Philippoussis Upsets SamprasPHIL BROWN , Associated Press
Jan. 20, 1996 8:21 AM ET
MELBOURNE, AUSTRALIA MELBOURNE, Australia (AP) _ Australian Mark Philippoussis attacked Pete Sampras with aces, thundering forehands and tantalizing chips and ousted the No. 1 seed from the third round of the Australian Open today.
Philippoussis won 6-4, 7-6 (11-9), 7-6 (7-3) in a 2 hour, 14 minute match in which he served 29 aces.
It was the second Australian-American epic battle in two nights. On Friday, American Jim Courier wore down Australian Todd Woodbridge 6-3, 6-7 (7-2), 7-6 (7-3), 3-6, 8-6 in a 4 1/2-hour struggle.
``Do it for Woody,'' one fan shouted to Philippoussis early in the second set. Philippoussis responded by slamming in his 11th ace of the night.
Philippoussis faced only two break points, and saved both. Sampras faced six and saved all but one, at 4-5 in the first set, when he double-faulted once and then the Australian was attacking his second serve.
Philippoussis reached set point on a drop volley that hit the net cord and a backhand error by Sampras as the Australian was charging in.
Then Philippoussis stretched wide to make a backhand crosscourt pass that Sampras got his racket on but couldn't handle.
Sampras saved two set points en route to the second-set tiebreaker, and two more in the tiebreaker, in which he also held two set points.
But Philippoussis got a minibreak at 9-9 when Sampras hit a backhand volley wide, and took the set with a strong serve.
In the final set tiebreaker, Philippoussis raced to a 6-1 lead and took the match when Sampras netted a backhand serve return.
The 19-year-old Philippoussis, ranked No. 40 and bearing Australia's tennis hopes on his shoulders, wound up for his forehands with a loud grunt and often slammed them past Sampras. At other times, he dropped backhand chips on Sampras' feet at the net, forcing misses. Sampras tried at times to slow down the pace and throw off his opponent's rhythm, but without success.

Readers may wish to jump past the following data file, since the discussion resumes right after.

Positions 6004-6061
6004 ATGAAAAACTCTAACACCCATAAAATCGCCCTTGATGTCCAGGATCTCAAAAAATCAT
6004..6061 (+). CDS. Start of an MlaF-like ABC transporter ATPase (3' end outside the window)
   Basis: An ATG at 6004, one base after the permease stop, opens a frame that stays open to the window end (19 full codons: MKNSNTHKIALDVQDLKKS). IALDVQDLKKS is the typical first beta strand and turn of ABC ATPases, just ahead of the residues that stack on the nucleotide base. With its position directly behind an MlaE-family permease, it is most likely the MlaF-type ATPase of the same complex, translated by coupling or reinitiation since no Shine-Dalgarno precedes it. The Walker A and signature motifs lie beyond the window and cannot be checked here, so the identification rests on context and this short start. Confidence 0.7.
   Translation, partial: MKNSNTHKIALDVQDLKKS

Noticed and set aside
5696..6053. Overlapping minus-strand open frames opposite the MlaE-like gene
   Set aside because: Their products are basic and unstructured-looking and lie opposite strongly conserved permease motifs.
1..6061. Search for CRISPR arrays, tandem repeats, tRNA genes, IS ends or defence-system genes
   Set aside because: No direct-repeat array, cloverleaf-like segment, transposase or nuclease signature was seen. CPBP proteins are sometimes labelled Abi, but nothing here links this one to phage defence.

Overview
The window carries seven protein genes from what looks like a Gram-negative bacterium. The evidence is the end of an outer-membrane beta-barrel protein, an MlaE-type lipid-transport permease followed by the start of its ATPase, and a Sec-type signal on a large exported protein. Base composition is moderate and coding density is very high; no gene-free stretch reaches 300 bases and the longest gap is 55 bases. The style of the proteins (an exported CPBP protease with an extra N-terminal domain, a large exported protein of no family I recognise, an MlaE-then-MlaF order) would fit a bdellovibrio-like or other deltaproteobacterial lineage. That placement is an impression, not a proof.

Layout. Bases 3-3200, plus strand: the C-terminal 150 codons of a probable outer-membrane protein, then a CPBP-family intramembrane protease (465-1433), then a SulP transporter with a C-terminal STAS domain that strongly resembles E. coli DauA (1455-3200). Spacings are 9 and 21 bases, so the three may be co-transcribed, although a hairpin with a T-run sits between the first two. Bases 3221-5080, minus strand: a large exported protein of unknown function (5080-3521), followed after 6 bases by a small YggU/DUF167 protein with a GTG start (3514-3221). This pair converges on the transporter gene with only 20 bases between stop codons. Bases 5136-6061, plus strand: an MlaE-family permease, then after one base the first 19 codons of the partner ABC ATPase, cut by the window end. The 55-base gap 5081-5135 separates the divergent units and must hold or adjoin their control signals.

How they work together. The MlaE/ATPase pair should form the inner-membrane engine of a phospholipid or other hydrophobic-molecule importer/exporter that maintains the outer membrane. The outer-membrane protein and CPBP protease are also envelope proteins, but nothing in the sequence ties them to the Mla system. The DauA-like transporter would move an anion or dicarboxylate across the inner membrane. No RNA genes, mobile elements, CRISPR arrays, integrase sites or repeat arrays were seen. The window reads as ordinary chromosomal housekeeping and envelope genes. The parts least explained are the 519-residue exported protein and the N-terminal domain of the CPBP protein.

The loss cost Sampras his No. 1 ranking, but later rounds of the tournament will determine whether the new top man is Andre Agassi or Austrian Thomas Muster.
``I served unbelievably,'' Philippoussis said. ``I tried to stay calm. It was hard to believe I was serving for the match against the world No. 1.''
Sampras had beaten Philippoussis in a tough four-set match at the U.S. Open last year, and described the Australian as ``dangerous.''
After the match, he said, ``He was just on today, plain and simple. He has definitely improved in the last six months.''
The roof on Center Court was closed because of rain earlier in the day, and Sampras said that made Philippoussis' serve even better.
``I really didn't have a sniff at getting his serve back,'' Sampras said.
He added: ``I wasn't serving great, but I wasn't having trouble holding my serve. My problem was trying to break him. I was a little overwhelmed.''
But, Sampras said,``I feel I'm going to play him a lot more before I'm done. ... We'll see over time if he can play at that level.''